Cheney helps House Republicans cash in

Former U.S. Vice President Dick Cheney listens during an event on May 12, 2014 in Washington, D.C. (Photo by Win McNamee/Getty)
Former U.S. Vice President Dick Cheney listens during an event on May 12, 2014 in Washington, D.C.
The National Republican Congressional Committee, which focuses on electing Republicans to the U.S. House, originally asked Mitt Romney to headline its March fundraising event -- the committee's biggest fundraiser of the year. For whatever reason, the failed presidential hopeful declined.
And so, the NRCC moved on to its second choice: former Vice President Dick Cheney. The fallback plan seems to have worked out quite well.

The National Republican Congressional Committee brought in $17.5 million at its annual fundraising dinner featuring former Vice President Cheney, an NRCC source tells The Hill. That take is larger than the election-year total NRCC brought in when it had former Secretary of State Condoleezza Rice as a headliner last year.

Last year, of course, was an election year. At the NRCC's big event in 2014, the party raised $15 million to help elect House Republican candidates, and the fundraiser was considered a big success.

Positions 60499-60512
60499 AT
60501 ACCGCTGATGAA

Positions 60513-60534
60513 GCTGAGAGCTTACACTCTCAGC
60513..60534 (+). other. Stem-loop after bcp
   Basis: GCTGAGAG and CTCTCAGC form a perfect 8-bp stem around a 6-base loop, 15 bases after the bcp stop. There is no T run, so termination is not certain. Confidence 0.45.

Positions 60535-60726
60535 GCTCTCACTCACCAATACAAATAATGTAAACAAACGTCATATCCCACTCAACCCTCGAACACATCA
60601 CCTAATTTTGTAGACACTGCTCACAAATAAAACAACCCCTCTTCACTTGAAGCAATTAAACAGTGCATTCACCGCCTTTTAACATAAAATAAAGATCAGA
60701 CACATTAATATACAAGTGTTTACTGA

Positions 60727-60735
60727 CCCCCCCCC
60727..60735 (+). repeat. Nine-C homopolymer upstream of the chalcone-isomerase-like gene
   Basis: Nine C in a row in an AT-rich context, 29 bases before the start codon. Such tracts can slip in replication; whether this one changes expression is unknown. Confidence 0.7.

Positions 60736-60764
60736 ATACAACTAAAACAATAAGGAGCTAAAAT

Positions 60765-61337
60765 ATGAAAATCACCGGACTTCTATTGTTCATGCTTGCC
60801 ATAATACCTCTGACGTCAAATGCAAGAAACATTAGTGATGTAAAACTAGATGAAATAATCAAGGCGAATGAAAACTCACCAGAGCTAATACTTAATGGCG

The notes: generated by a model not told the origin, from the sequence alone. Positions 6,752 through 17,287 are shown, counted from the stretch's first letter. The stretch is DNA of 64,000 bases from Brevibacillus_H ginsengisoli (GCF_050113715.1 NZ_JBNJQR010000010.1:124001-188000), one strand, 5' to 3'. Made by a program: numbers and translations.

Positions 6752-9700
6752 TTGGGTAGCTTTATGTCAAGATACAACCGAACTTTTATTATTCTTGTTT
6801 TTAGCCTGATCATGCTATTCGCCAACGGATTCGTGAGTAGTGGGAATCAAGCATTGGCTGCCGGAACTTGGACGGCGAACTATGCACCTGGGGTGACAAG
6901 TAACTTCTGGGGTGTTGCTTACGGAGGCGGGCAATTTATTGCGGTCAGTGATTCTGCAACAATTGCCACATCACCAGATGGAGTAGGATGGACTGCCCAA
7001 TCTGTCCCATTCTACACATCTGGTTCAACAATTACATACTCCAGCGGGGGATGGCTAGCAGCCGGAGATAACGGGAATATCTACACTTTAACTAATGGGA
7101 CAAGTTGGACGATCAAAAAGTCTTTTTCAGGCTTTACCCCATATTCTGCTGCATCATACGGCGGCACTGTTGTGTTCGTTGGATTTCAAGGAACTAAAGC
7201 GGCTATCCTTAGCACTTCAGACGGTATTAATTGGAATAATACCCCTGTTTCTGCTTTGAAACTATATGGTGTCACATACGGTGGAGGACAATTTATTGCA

This year isn't an election year; the NRCC was stuck with a failed and unpopular V.P. as the headliner; and the party raised more than $17 million.
The Hill's report added, "The total shows the controversial former vice president is still a big draw in GOP circles." Yes, apparently so.
But it's also a reminder about why Republican officials continue to embrace Cheney as a national party leader, his catastrophic failures in office notwithstanding.
Cheney's role as a fundraising headliner comes the same month the former V.P. spoke to Republican lawmakers on Capitol Hill about his thoughts on foreign policy.
Which came on the heels of a briefing Cheney delivered in the fall to House Republicans on foreign policy.
Which came on the heels of Cheney meeting with members of the Republican Study Committee.
Which came on the heels of Cheney delivering a foreign policy briefing to House Republicans.
As we discusseda few weeks ago, we’re not talking about the former vice president roaming the halls of Capitol Hill, looking for an audience, and Republicans giving him a platform as a courtesy. Rather, this is GOP lawmakers seeking Cheney’s guidance on purpose. And that’s quite discouraging -- given his track record, Cheney shouldn't be guiding anyone on anything.
When he was on “Meet the Press” last month, defending torture as a responsible national-security policy, some suggested it didn’t much matter because Cheney’s power is in the past – he no longer holds elected office and he’ll probably never have any official power again.
But his abhorrent views remain relevant so long as he helps lead congressional Republicans.